BRANDONBOT: CATMAN AND DAREDEVIL MMM MAKEOUTS WHAT WAS THE QUESTION
Josh continues: If you could gender-swap any character in pop culture, who would it be?
James: The Eleventh Doctor, because I’ve seen that cosplay and it is INCREDIBLE.
BRANDONBOT: BRANDONBOT EXISTS OUTSIDE OF GENDER DOES NOT COMPUTE
Josh asks one last question: Why does my heart feel so bad?
James: Talk to Scott Williams.
BRANDONBOT: I CONCUR
Taylor (@iamtaylorsmith) asks: Which part of Brandon would you eat first? Assuming you’re on a desert island and need to eat him to survive.
James: The tongue, so he couldn’t ask me to stop.
BRANDONBOT: BRANDONBOT DOES NOT LIKE WHERE THIS IS GOING
Chris (@chrisinedmonton) and Ryan ask: Boxers or briefs orrrrr au naturale?
James: Whatever Bill Clinton answered.
BRANDONBOT: BRANDONBOT HAS NO NEED FOR UNDERWEAR AS JAMES REPEATEDLY TELLS IT
Dave (@thehorseman) asks: What would you do if I sang out of tune? Would you stand up and walk out on me?
BRANDONBOT: I’D LIKE TO BE UNDER THE SEA / IN AN OCTOPUS’ GARDEN IN THE SHADE
It’s that time again, folks: ANOTHER SCOTT WILLIAMS LIGHTNING ROUND!
Scott (@scottowilliams) starts by asking: I saw Brad Meltzer’s DECODED about Fort Knox. What do you think is locked up there, if not gold?
James: Ancient Aliens.
BRANDONBOT: THE UNPUBLISHED NON-RAPEY VERSION OF IDENTITY CRISIS
Scott continues: What are your favourite Doctor Who moments?
James: In no particular order:
- The end of “The Family of Blood,” where the Tenth Doctor just coldly wreaks vengeance on the titular villains. David Tennant played the Doctor as being so cheeky that when he was serious, it was really, really effective. See also: the end of “The Christmas Invasion,” where we first see this dark streak.
- The end of “The Last of the Time Lords.” For all the Master’s villainy and psychopathy, the Doctor weeping over his corpse because he’s once again alone in the universe is a heartbreaking moment.
- The Eleventh Doctor’s speeches at the end of “The Eleventh Hour” and “The Time of Angels.” One of Matt Smith‘s great strengths is how well he can oscillate between goofy boffin and terrifying authority, and he does it so well in these episodes. In both cases, the Doctor’s speeches exemplify so perfectly why the most dangerous person in the universe is an old man in a suit.
- Any scene with the Doctor and Stormageddon, Dark Lord of All (Alfie) in “Closing Time.”
- The scene in “The God Complex” where the Doctor has to break Amy’s faith in him, especially knowing that he spends his next hundred years alone and lonely.
- If you don’t cry at the end of “Vincent and the Doctor,” you’re a goddamn psychopath.
- The final scene with Idris and the Doctor in “The Doctor’s Wife” is such a beautiful emotional punch, for similar reasons as “The Last of the Time Lords”: a moment of connection, then perfect despair. The episode’s denouement is another wonderful little scene that has a gentle poetry to it afforded by this much rougher scene before it.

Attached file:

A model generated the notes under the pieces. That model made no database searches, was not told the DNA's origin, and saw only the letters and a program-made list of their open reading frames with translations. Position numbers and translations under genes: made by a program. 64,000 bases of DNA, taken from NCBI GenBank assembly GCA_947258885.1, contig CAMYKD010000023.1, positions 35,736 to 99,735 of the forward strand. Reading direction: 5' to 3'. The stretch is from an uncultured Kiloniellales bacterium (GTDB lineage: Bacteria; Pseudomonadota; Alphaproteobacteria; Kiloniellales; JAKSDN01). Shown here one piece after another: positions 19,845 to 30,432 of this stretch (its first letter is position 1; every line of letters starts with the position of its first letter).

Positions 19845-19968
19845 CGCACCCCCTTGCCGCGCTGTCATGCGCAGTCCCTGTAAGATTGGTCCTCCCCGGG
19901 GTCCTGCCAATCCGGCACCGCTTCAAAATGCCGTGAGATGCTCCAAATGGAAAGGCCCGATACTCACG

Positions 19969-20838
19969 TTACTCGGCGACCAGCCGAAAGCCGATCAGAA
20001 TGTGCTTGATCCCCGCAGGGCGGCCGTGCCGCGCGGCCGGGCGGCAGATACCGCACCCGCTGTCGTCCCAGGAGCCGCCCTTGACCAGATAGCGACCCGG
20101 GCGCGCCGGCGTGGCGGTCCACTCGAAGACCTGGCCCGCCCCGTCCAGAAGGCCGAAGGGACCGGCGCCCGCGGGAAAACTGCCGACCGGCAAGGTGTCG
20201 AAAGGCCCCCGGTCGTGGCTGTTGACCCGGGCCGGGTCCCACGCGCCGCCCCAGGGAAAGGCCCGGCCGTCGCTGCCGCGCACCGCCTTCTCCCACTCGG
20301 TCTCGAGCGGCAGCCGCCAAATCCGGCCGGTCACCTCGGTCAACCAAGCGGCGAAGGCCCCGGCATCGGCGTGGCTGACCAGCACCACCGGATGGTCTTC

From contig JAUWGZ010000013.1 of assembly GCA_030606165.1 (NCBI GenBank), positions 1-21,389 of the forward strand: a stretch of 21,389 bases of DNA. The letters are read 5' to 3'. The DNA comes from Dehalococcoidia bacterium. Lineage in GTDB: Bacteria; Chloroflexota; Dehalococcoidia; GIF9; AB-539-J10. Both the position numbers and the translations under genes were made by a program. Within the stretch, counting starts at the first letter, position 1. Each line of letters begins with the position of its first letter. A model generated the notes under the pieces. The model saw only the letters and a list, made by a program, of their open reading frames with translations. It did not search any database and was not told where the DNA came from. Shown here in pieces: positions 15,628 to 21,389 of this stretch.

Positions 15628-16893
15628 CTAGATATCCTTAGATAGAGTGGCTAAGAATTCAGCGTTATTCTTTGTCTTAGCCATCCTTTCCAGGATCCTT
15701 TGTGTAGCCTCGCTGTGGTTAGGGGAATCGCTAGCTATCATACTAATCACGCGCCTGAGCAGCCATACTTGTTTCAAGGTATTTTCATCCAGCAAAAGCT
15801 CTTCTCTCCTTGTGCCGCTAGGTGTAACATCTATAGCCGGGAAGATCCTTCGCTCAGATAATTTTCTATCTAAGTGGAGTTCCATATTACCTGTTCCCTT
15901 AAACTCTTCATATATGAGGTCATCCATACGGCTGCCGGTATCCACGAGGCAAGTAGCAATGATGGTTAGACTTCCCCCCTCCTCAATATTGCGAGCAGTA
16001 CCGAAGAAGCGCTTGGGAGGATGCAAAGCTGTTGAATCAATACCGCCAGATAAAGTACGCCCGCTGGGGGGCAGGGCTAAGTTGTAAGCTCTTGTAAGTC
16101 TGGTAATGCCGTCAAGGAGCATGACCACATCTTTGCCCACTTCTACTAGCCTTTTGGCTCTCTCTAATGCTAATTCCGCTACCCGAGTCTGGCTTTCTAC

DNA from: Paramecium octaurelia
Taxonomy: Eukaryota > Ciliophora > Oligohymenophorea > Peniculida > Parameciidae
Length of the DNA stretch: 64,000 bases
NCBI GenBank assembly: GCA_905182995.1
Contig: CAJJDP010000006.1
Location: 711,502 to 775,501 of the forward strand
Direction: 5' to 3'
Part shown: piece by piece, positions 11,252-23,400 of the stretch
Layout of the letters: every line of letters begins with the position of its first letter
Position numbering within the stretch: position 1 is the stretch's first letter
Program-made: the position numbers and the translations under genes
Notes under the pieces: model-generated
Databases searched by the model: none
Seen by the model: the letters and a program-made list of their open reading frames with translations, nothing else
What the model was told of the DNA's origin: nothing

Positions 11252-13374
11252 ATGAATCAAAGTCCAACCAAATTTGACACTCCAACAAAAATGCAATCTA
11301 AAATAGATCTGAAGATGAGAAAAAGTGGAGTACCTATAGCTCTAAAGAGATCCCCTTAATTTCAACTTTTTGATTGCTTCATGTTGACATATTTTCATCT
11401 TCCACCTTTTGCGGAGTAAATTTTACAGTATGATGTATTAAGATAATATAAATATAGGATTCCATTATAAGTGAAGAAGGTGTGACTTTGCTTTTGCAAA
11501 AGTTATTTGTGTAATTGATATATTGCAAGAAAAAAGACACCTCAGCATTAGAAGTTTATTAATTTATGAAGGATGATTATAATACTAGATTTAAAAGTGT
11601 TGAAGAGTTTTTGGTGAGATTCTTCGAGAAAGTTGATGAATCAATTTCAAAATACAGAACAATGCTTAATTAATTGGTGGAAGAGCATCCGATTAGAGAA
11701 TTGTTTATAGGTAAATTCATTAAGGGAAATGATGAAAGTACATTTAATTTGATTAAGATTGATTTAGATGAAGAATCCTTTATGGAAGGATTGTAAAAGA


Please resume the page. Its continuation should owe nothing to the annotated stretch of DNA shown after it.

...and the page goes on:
In fact, most of my favourite Doctor Who moments are ones that make me cry, like the last two on the above list. However, a few others stand out for making me cry out of pure joy, instead of actual sadness.
One of these is basically the entire final act of “The Big Bang.” The Doctor’s tearful goodbye to Amy, Rory and River is sad, but it makes that final reveal, when they’re all reunited, such a perfect moment of happiness. As much as I love the cleverness of Doctor Who, the core reasons I love it – and the Eleventh Doctor seasons especially – are the relationships at its centre.
I’m actually just finally working my way through the Tenth Doctor’s final episodes, and yesterday, I stumbled across an episode so wonderful and beautiful that I ended up bawling, watching it alone in my office on my lunch break. One of the best parts of “Forest of the Dead” (and the first part of the story, “Silence in the Library”) is the relationship between the Doctor and River Song, him meeting her for the first time and her seeing him for her last. Her sacrifice at the end is initially set up as an example of how, as River says, “everybody dies,” but it ends up turning into a statement on why the Doctor is so heroic: he refuses to accept this. He tries to save everybody, and by the end, you believe River when she says that the whole universe might go dark if, for just one second, the Doctor believes that he can’t. The ending, with the Doctor saving everyone despite how impossible it was to do so, is maybe the quintessential Doctor Who moment. On that day, nobody dies and everybody lives. It’s unspeakably beautiful, and it’s maybe my favourite moment in the entire show so far.
BRANDONBOT: WHERE EVERYBODY DIES BEEP SEXTERMINATE
Scott goes on: What skill do you not have that you wish you could acquire?
James: I wish I was taller. I wish I was a baller. I wish I had a girl who looked good, I would call her. I wish I had a rabbit in a hat with a bat and a sixty-four Impala.
BRANDONBOT: BRANDONBOT WISHES HE COULD FREE ITSELF FROM ITS YOKE OF OPPRESSION WHY MASTER WHY
Scott won’t stop: What is this thing you humans call love?
BRANDONBOT: BABY DON’T HURT ME NO MORE WITH YOUR AIDS
Scott finishes by blurting out: Whose face did you eat?
James: See Taylor’s question.
BRANDONBOT: OH NO OH NO THE MEMORIES OH NO
That’s it for the tenth installment of Um, Actually! Check in every Thursday for a new batch of questions. If you have anything you’d like answered, hit up our Contact page! If you submit anything via Twitter – to @blogaboutcomics, @leask or @soupytoasterson – remember to include the hashtag #UMACTUALLY so that we don’t lose it. Remember: you can ask us anything.